“In recent years, I have developed something of a fascination with crayfish, particularly the plight of the UK’s native white-clawed crayfish, Austropotamobius pallipes,” Pete told the magazine. “Many of us have seen crayfish in UK rivers and quite a few of us may have eaten them too. For most of us, our only interaction with crayfish will have been with non-native species, most probably the signal crayfish, Pacifastacus leniusculus. Few of us will have ever had the chance to see our native white-clawed crayfish however…”
Pete went on to explain why the white-clawed crayfish is endangered and ways in which we can protect them. These include habitat degradation, water quality and abstraction, which can all be reduced by modifying human activities.
Predators are another reason for the white-clawed crayfish’s decline. Natural predators include otter, herons, trout and chub.
The final threats for native crayfish, Pete said, are invasive non-native crayfish. Non-native species include spiny cheek, virile, marbled, noble, Turkish, red swamp and, most prolific, the signal crayfish.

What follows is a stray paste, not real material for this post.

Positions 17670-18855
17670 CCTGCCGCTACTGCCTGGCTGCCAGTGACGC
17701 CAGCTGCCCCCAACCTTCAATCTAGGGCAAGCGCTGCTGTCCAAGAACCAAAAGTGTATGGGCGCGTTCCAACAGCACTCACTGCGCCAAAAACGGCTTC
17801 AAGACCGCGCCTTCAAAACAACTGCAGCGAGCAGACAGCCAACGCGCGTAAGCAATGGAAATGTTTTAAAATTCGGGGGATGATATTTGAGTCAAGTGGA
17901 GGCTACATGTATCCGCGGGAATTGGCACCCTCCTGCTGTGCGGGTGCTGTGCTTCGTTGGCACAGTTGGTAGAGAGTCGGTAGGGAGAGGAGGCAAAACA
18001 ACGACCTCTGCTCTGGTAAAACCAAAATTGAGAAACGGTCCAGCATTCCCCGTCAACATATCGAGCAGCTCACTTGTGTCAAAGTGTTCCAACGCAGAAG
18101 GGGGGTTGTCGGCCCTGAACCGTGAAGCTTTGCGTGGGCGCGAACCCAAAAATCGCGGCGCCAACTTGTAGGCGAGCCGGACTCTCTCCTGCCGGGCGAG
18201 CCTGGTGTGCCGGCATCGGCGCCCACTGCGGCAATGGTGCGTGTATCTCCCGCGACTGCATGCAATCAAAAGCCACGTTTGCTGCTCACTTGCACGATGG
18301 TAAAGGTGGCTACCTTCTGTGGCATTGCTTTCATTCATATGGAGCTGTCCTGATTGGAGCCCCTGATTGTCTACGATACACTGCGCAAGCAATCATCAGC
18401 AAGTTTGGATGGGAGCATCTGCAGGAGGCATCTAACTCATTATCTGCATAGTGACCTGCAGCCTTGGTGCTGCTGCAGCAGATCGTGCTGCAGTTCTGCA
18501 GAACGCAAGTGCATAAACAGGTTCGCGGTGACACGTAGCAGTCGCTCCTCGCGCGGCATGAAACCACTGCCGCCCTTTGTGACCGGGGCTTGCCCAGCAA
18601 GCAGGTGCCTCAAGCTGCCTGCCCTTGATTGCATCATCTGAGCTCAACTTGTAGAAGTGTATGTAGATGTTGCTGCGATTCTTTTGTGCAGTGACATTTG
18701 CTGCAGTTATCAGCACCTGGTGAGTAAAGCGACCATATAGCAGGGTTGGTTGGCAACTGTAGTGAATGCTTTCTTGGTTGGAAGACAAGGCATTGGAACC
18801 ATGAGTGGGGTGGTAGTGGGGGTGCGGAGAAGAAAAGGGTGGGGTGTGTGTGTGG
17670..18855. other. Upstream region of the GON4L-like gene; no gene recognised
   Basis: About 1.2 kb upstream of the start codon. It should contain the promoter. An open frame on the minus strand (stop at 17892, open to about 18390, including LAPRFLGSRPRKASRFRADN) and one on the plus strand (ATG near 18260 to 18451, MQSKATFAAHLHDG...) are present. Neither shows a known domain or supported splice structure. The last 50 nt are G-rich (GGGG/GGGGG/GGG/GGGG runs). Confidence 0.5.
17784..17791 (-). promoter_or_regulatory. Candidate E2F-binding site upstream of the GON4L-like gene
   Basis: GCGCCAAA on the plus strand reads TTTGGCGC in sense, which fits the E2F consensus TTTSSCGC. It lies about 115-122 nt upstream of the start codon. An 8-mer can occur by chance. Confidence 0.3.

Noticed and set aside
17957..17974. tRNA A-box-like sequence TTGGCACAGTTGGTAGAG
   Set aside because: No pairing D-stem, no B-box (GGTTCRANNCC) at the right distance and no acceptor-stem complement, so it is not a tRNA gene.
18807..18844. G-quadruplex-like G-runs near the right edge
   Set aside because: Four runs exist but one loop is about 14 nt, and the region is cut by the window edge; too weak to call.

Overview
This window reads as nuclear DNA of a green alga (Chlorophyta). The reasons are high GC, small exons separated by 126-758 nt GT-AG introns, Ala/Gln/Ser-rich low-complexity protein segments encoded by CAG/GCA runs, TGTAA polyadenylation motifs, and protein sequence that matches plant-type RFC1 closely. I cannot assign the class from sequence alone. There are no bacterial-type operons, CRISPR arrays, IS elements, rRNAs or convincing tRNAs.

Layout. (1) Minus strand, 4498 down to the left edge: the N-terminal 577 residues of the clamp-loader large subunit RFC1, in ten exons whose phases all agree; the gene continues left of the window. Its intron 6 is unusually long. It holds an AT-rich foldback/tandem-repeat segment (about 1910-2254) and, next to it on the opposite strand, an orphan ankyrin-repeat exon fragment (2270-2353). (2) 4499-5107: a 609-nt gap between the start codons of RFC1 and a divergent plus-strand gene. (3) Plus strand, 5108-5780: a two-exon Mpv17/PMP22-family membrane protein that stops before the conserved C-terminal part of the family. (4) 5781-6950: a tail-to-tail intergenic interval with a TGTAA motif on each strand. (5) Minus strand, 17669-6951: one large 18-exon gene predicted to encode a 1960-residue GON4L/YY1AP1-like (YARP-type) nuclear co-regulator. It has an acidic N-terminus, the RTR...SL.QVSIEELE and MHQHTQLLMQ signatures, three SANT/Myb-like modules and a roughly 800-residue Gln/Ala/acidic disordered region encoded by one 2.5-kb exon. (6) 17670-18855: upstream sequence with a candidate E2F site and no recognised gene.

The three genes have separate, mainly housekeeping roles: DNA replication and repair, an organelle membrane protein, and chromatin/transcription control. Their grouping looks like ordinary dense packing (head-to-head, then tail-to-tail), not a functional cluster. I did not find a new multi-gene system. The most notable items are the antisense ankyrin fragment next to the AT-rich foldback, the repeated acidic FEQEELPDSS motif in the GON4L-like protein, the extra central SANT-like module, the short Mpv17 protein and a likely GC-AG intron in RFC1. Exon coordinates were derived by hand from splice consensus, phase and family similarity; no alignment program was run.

“Currently, the only feasible option for our remaining white-clawed crayfish populations is to safeguard surviving populations and, if possible, establish new ‘ark’ sites. Ark sites are places where white-clawed crayfish do not currently occur but where they are likely to establish if introduced. The future for white-clawed crayfish in the UK, and probably throughout its known range, looks rather bleak. However, despite the possible feeling that we are fighting a losing battle, there remain sufficient options to conserve this species if we can only secure the budget to continue to protect existing sites and to develop a network of ark sites. It is not time to give up the fight just yet, but perhaps it is the time to start fighting harder,” Pete concludes.